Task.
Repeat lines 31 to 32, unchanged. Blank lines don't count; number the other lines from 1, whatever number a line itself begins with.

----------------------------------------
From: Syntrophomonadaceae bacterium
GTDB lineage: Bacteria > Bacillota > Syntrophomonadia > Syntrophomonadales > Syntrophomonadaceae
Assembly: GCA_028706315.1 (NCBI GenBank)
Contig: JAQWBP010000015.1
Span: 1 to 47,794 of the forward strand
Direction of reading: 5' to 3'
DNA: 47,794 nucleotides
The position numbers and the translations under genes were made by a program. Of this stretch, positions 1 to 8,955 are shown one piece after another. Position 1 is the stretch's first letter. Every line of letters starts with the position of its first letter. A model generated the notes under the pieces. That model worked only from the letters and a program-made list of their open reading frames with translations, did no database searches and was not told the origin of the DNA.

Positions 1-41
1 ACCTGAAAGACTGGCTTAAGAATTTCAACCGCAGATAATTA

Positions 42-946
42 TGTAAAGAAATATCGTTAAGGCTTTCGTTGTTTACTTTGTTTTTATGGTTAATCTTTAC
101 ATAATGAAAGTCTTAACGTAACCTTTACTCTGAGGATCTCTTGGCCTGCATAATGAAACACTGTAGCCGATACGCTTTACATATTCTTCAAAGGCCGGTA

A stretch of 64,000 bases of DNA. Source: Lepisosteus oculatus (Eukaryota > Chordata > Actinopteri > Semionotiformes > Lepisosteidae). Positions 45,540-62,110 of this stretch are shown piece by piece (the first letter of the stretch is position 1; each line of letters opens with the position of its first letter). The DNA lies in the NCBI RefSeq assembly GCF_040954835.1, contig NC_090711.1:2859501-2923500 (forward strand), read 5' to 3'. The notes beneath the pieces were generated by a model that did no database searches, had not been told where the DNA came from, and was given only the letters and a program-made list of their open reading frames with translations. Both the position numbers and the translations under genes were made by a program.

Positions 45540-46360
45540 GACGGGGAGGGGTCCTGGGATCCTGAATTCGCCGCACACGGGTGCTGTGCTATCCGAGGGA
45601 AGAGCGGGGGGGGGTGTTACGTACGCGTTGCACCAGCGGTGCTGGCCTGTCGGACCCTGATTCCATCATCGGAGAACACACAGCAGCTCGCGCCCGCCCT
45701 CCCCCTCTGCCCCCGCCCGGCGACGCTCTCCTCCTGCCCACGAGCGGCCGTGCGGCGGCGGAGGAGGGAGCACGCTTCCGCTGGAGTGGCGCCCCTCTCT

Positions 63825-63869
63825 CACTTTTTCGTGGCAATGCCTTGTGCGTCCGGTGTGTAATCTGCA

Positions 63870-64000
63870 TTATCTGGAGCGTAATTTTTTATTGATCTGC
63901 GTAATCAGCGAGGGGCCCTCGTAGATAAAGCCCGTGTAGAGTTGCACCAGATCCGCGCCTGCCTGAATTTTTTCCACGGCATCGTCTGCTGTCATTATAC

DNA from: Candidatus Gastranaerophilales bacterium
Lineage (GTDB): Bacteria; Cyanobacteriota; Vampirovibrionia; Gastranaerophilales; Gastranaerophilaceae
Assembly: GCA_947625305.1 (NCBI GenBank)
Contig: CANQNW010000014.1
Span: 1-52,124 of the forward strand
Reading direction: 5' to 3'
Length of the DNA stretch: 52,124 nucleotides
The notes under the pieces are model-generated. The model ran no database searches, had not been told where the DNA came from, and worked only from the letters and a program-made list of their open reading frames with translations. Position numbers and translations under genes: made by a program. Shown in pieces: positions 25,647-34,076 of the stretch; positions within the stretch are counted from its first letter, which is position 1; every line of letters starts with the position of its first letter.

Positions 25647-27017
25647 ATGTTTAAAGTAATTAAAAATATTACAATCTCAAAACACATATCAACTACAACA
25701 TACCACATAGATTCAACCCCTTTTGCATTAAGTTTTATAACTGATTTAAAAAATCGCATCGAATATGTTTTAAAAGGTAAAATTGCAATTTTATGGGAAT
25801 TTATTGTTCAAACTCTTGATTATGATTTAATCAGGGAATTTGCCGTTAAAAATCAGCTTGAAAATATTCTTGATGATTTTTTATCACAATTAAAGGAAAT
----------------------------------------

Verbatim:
The notes under the pieces are model-generated. The model ran no database searches, had not been told where the DNA came from, and worked only from the letters and a program-made list of their open reading frames with translations. Position numbers and translations under genes: made by a program. Shown in pieces: positions 25,647-34,076 of the stretch; positions within the stretch are counted from its first letter, which is position 1; every line of letters starts with the position of its first letter.

Positions 25647-27017